Pereopod 5 (Fig. 9A) similar to pereopod 4, but basis 2.6 times as long as broad, with one ventrolateral serrate seta and three plumose sensory setae on proximal half. Serrate setae on carpus not extending beyond median length of propodus. Propodus with three dorsodistal serrate setae.

Hargeria chetumalensis sp. nov. Holotype ECOSUR0209, adult male, 2.9 mm.

Figure 9: Hargeria chetumalensis sp. nov. Holotype ECOSUR0209, adult male, 2.9 mm.

(A) Pereopod 5. (B) Pereopod 6. (C) Anal plate. (D) Uropod.

Pereopod 6 (Fig. 9B) similar to pereopods 4 and 5, but basis 2.3 as long as broad. Merus as long as broad. Propodus 3.9 times as long as broad, with seven short dorsodistal serrate setae.

Uropod (Fig. 9D) with three dorsal setae on peduncle. Exopod uniarticulate, 0.8 times as long as first article of uropodal endopod, with three distal setae (two missing). Endopod with five articles; first, fourth, and fifth article of similar length; second article longer than other articles; with four distal setae; third article shorter than other articles; last article with three distal setae.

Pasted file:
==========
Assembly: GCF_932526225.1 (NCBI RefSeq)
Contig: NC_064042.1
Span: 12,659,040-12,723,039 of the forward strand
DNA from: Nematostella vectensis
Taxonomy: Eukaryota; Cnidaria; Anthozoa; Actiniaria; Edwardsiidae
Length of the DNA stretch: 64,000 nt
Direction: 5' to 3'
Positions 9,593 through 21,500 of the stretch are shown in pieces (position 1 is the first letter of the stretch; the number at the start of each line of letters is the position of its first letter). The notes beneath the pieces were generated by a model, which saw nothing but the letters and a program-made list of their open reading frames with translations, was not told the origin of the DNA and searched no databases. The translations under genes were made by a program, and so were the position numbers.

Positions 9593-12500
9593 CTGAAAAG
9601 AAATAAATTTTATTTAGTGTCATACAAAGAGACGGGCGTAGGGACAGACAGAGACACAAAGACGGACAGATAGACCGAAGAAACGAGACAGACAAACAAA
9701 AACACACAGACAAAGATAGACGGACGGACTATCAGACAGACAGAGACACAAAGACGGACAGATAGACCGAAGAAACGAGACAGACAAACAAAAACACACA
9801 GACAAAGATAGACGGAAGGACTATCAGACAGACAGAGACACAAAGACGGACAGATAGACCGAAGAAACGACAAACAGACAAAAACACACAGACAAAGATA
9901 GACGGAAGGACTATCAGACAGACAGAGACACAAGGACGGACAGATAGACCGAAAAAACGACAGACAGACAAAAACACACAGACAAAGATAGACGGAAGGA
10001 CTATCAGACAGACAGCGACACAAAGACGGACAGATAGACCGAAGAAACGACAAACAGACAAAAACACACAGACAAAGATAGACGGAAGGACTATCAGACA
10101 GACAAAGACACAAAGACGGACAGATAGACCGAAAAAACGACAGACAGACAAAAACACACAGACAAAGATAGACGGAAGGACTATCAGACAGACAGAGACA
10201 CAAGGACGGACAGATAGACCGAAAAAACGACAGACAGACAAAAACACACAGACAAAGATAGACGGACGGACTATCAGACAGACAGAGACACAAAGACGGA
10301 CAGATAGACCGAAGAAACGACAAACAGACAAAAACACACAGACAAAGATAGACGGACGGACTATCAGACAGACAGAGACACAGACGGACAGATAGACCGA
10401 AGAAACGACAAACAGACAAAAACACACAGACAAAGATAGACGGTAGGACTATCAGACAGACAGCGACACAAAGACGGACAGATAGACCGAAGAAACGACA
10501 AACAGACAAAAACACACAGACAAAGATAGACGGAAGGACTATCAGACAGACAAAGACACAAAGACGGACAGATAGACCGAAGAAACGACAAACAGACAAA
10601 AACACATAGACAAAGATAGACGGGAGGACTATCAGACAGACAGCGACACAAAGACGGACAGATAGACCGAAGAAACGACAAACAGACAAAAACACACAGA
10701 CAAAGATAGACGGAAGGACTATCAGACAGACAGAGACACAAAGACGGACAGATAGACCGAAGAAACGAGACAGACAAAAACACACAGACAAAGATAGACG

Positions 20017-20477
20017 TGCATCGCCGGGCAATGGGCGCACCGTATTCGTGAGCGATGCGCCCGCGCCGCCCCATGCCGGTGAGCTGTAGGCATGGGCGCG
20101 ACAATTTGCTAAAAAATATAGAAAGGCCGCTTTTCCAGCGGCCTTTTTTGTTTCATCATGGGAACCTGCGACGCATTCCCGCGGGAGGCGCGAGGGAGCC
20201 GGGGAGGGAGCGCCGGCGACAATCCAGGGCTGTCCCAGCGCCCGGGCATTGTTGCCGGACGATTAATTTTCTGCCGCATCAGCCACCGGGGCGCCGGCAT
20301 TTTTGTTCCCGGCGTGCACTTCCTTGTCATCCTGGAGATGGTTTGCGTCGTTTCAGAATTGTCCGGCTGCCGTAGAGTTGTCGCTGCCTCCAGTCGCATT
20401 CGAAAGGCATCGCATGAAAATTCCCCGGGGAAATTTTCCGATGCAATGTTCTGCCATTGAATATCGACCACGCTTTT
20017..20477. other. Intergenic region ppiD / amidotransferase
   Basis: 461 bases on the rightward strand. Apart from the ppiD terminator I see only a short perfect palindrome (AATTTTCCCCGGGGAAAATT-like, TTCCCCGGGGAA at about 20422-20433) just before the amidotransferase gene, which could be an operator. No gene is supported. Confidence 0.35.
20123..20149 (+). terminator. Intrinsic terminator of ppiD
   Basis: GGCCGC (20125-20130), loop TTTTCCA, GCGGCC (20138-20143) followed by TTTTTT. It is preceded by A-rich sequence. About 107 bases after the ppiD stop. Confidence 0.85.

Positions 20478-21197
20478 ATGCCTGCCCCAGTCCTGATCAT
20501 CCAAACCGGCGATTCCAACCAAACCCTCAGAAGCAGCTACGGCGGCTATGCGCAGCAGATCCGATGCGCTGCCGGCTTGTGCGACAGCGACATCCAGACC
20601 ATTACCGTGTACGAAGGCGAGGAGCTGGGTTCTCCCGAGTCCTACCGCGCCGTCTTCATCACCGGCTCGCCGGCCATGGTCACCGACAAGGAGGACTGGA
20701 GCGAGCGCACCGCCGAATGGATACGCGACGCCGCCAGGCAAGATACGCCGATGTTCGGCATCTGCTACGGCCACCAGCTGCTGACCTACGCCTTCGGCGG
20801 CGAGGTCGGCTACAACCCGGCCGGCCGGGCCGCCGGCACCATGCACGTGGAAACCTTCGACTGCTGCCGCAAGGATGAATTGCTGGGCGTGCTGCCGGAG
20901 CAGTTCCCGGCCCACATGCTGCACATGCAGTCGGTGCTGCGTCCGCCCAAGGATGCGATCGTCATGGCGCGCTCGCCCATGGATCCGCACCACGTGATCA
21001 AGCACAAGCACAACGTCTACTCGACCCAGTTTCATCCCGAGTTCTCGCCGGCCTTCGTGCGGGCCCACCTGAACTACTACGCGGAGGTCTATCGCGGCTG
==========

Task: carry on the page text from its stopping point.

Non-ovigerous female. Paratype ECOSUR0210, 3.1 mm (Fig. 10A). Body 4.9 times as long as broad. Cephalothorax oval, 1.2 times as long as broad, as long as first three pereonites combined. Pereon about twice as long as cephalothorax; pereonites 4 and 6 subequal in length; pereonite 5 shorter than other pereonites. Pleon less than 0.2 times the total body length. Pleotelson about 0.3 times as long as pleon; posterior end with eight setae, four of them small (Fig. 12B).

Hargeria chetumalensis sp. nov. Paratype ECOSUR0210, non-ovigerous female, 3.1 mm.